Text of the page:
Further constraints for operations at remote locations are e.g., set by rescue and evacuation systems and helicopter flights for personnel transfer. An installation is considered remote if it is located more than 40 nautical miles from the nearest manned installation or airport/heliport. Consequently, consideration should be given to provide Jet-A1 refueling facilities, where the distance from shore to an installation or vessel (with an operational helideck) exceeds 50 nautical miles.
In the following, we present the main cost components of the various technologies, including all project development costs, equipment, procedures, and operations needed to meet the specific requirements. The cost estimates are based on realistic technical and economic assumptions and cost data derived from comprehensive literature and internet source reviews (see Table S3 for more details). Note that the calculations have been carried out in the years 2011–2013. Meanwhile prices might have changed and technology further developed. Also, political constraints have changed (partly completely) in major Arctic areas since then. Therefore, we decided not to focus on this issue in greater detail.
All cost estimates include (if applicable) iceberg management by ice-breaking OSVs, project development, shore base, supply and tug boats, development drilling and completion, subsea components and installation, flowlines to gathering point, service vessels, structure decommissioning and removal as well as production, service, maintenance, and insurance. Shipping and onshore processing (if applicable) is included, too.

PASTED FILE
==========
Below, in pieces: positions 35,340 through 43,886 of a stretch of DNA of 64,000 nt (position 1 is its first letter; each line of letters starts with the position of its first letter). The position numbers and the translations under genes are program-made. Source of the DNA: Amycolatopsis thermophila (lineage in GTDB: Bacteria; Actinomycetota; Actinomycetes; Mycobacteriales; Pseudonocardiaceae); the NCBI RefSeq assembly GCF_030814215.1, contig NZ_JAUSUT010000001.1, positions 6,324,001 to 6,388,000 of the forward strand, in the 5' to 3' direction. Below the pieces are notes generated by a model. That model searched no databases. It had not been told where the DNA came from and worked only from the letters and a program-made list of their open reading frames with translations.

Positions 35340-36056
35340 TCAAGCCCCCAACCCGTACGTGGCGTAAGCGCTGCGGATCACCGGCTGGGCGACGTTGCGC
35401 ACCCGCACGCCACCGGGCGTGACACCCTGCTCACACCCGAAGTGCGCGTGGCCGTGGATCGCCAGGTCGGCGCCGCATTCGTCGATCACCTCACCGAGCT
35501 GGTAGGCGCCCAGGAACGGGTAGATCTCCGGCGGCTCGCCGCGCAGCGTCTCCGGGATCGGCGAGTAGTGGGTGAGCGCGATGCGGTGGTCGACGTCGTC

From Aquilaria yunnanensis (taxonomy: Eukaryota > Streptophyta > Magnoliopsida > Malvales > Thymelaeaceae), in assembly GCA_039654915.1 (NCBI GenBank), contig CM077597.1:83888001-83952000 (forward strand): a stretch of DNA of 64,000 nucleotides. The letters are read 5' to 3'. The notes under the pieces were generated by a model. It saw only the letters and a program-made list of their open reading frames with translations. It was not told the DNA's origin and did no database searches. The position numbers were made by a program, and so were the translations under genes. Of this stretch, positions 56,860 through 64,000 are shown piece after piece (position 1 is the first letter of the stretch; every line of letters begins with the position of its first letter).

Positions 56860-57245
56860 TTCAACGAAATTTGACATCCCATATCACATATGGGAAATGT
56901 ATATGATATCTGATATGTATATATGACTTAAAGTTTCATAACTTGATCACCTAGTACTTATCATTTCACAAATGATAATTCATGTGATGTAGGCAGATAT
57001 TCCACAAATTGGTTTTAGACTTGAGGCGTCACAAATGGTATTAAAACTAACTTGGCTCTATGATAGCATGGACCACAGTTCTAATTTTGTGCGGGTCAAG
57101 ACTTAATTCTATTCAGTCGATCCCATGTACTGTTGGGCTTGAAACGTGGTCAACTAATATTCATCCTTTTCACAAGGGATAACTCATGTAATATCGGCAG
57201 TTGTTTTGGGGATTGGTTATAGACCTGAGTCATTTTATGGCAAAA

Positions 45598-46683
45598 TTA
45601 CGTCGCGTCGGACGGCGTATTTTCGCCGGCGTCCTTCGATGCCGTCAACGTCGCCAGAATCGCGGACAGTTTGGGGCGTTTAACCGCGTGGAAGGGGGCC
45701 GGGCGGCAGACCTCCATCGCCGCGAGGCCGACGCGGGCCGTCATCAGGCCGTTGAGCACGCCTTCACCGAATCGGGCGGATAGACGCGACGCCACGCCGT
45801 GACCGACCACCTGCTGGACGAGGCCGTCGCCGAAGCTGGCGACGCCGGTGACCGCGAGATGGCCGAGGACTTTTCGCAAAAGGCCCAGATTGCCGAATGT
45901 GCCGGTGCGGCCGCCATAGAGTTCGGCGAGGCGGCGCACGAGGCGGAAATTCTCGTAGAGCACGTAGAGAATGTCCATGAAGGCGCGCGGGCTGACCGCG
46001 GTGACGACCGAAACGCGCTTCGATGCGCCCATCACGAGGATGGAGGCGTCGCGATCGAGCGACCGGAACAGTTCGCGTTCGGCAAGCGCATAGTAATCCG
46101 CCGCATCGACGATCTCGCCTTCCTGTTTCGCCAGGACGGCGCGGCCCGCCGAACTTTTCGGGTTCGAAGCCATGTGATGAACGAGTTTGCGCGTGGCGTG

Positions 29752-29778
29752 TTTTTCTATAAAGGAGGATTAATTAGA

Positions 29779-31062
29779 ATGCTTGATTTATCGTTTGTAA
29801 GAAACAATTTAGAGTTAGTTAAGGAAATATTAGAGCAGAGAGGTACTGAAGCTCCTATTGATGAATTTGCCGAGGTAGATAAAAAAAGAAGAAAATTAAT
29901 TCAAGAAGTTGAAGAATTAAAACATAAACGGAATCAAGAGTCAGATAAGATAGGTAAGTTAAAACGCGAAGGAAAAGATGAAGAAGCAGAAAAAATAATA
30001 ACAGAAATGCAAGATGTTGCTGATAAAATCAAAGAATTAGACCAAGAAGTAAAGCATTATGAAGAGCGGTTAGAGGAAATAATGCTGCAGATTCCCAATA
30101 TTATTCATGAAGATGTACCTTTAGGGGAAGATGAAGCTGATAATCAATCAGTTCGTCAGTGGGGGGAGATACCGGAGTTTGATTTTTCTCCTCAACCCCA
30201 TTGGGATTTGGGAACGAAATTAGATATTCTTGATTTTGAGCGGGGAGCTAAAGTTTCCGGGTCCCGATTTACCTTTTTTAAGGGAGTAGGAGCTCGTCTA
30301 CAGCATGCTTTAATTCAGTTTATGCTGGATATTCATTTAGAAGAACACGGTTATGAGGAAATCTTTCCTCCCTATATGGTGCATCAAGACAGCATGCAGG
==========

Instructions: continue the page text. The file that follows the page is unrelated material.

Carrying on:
However, it is evident that the cost elements can only provide a rough estimate of the total costs. We do, for example, not include political costs, which may be required by the concessionaires of the deposits in the Arctic region. Political costs often include e.g., direct costs related to the permission award or to the provision of safety and security measures required by most of the involved communities or states. These political costs may drastically change the economic viability of an Arctic hydrocarbon export scheme up to conditions, where political costs have to be considered as a “show stopper.”
Table 2 shows our cost estimates for oil and gas extraction for the various technology options described above differentiating by operational expenditures (OPEX) and capital expenditures (CAPEX).
We combine the information from the suitability of a technology and the sea ice projections with data on bathymetry and step-out distance. Figure 2 above shows the step-out distance and bathymetry for the assessment areas in question, as well as international boundaries taken from IBRU (2012). The threshold values for step-out distance and bathymetry correspond to those in Table 1. Since most of the assessment units in question include landmass, each in principle comprises possible locations that allow for all technologies in question. Since we are interested in offshore oil and gas production, we do not consider shallow water production. Deep water prohibits the use of fixed platforms in the North and South Barents Sea (EBB2 and EBB3). Subsea and floating production technology remains possible in any assessment areas.